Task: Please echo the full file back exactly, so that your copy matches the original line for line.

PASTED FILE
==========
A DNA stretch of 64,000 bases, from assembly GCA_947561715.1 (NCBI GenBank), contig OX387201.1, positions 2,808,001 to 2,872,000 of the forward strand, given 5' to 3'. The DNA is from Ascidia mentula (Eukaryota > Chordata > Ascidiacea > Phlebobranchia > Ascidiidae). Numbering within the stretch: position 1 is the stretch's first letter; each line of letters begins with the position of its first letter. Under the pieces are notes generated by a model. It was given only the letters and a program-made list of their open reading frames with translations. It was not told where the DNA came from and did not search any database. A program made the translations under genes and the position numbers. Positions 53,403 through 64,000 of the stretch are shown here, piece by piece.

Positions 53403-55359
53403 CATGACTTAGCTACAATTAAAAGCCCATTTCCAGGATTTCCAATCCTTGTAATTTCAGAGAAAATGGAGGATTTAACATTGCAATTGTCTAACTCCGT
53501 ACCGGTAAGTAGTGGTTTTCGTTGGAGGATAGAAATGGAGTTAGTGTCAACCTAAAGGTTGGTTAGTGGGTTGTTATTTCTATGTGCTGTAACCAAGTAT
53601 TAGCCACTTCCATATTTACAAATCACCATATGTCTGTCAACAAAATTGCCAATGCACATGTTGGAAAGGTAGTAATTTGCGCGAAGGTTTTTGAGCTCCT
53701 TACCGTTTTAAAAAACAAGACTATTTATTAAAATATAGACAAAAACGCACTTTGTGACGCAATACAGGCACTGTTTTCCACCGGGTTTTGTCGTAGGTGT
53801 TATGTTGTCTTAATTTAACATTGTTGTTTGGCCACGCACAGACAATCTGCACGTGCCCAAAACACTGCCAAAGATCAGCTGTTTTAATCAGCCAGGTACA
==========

A DNA stretch of 64,000 bases, from assembly GCA_947561715.1 (NCBI GenBank), contig OX387201.1, positions 2,808,001 to 2,872,000 of the forward strand, given 5' to 3'. The DNA is from Ascidia mentula (Eukaryota > Chordata > Ascidiacea > Phlebobranchia > Ascidiidae). Numbering within the stretch: position 1 is the stretch's first letter; each line of letters begins with the position of its first letter. Under the pieces are notes generated by a model. It was given only the letters and a program-made list of their open reading frames with translations. It was not told where the DNA came from and did not search any database. A program made the translations under genes and the position numbers. Positions 53,403 through 64,000 of the stretch are shown here, piece by piece.

Positions 53403-55359
53403 CATGACTTAGCTACAATTAAAAGCCCATTTCCAGGATTTCCAATCCTTGTAATTTCAGAGAAAATGGAGGATTTAACATTGCAATTGTCTAACTCCGT
53501 ACCGGTAAGTAGTGGTTTTCGTTGGAGGATAGAAATGGAGTTAGTGTCAACCTAAAGGTTGGTTAGTGGGTTGTTATTTCTATGTGCTGTAACCAAGTAT
53601 TAGCCACTTCCATATTTACAAATCACCATATGTCTGTCAACAAAATTGCCAATGCACATGTTGGAAAGGTAGTAATTTGCGCGAAGGTTTTTGAGCTCCT
53701 TACCGTTTTAAAAAACAAGACTATTTATTAAAATATAGACAAAAACGCACTTTGTGACGCAATACAGGCACTGTTTTCCACCGGGTTTTGTCGTAGGTGT
53801 TATGTTGTCTTAATTTAACATTGTTGTTTGGCCACGCACAGACAATCTGCACGTGCCCAAAACACTGCCAAAGATCAGCTGTTTTAATCAGCCAGGTACA